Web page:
SCC Case Information
Mandeep Singh Chehil v. Her Majesty the Queen
(Nova Scotia) (Criminal) (By Leave)
Canadian charter - criminal - Search and seizure (s. 8).
Case summaries are prepared by the Office of the Registrar of the Supreme Court of Canada (Law Branch) for information purposes only.
Charter of Rights Criminal law Search and seizure Freedom from unreasonable search and seizure Sniff search of suitcase by sniffer dog led to discovery of drugs Whether police conduct violated s. 8 of the Charter Whether the evidence should have been excluded pursuant to s. 24(2) of the Charter.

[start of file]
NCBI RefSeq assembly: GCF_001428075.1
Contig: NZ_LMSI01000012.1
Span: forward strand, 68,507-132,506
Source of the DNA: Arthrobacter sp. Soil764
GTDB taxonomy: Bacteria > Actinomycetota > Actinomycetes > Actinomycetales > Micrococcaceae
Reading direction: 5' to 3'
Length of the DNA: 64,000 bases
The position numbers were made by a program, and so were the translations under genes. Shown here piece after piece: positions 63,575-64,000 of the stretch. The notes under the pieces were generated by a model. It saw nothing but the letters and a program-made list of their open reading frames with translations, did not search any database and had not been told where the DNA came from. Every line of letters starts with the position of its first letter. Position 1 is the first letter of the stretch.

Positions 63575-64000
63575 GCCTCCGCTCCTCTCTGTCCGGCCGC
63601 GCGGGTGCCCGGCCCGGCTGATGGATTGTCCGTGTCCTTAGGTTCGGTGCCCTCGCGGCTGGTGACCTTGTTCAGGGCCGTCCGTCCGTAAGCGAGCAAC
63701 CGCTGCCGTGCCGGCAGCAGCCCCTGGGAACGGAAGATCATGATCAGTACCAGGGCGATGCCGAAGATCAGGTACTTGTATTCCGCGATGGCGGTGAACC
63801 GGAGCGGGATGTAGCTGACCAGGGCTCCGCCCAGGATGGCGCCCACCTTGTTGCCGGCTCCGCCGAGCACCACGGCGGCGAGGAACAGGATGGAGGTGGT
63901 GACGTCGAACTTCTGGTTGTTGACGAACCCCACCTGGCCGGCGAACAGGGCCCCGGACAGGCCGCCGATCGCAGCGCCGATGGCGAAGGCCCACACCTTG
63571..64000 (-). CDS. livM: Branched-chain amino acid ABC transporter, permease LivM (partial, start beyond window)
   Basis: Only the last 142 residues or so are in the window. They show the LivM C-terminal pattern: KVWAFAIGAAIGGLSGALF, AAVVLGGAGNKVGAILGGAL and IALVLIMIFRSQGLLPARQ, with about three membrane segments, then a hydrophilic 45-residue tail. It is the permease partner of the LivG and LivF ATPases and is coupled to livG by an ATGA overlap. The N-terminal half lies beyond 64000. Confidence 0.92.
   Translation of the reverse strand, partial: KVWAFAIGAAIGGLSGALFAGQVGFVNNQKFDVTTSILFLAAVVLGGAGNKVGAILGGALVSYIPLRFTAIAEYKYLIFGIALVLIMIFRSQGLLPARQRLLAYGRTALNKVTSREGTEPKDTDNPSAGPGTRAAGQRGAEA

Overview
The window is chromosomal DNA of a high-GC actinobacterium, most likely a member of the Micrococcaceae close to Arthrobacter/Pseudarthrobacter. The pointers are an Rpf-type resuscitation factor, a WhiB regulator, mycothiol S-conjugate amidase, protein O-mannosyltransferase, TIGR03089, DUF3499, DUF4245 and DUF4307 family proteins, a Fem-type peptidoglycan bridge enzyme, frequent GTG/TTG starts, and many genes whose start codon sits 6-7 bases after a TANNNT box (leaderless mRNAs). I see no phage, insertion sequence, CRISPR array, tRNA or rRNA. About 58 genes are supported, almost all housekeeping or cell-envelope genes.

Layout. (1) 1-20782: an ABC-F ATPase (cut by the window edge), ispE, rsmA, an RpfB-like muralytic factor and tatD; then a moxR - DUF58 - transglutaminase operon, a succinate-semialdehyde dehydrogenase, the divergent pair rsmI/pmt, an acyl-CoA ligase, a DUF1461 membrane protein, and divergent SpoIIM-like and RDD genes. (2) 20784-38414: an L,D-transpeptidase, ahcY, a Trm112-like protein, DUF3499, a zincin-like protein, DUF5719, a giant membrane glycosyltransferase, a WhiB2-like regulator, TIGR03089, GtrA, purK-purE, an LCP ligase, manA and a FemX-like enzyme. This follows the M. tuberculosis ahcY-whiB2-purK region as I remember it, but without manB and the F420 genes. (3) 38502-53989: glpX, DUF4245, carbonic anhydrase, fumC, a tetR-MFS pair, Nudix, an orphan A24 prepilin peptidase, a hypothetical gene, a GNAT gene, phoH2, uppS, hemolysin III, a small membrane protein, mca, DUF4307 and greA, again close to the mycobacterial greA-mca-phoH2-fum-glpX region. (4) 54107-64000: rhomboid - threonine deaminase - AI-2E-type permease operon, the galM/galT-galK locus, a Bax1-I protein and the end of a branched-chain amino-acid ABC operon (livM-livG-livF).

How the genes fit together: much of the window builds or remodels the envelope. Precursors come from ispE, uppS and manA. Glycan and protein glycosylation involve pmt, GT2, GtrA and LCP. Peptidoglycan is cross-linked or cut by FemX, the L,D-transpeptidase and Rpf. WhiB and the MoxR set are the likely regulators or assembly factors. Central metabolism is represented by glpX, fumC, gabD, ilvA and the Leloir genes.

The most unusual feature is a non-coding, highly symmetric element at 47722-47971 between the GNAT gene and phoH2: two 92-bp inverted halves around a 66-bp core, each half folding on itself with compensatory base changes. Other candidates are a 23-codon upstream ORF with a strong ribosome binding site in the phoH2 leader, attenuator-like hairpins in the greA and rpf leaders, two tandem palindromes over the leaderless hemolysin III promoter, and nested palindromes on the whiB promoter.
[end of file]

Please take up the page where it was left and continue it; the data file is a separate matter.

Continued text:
The appellant, Mr. Chehil, was travelling by plane from Vancouver to Halifax. His travel patterns raised the suspicion of the police. When Mr. Chehil arrived, the police deployed a sniffer dog to smell his suitcase. The dog identified the suitcase, as well as a cooler immediately next to the suitcase, as containing narcotics. Mr. Chehil was arrested, his suitcase was searched and a large quantity of cocaine was discovered. The cooler was also searched but did not contain drugs. The trial judge held that the search violated Mr. Chehil’s Charter rights. He concluded that the specific facts of the case did not meet the “reasonable suspicion” standard for deploying a drug sniffer dog, and that even if the use of the dog was Charter compliant, the dog’s incorrect indication of drugs in the cooler undermined his reliability such that his positive indication of drugs in the suitcase did not give rise to reasonable grounds to believe the suitcase contained drugs. The drugs were excluded, resulting in an acquittal. The Court of Appeal allowed the appeal and ordered a new trial.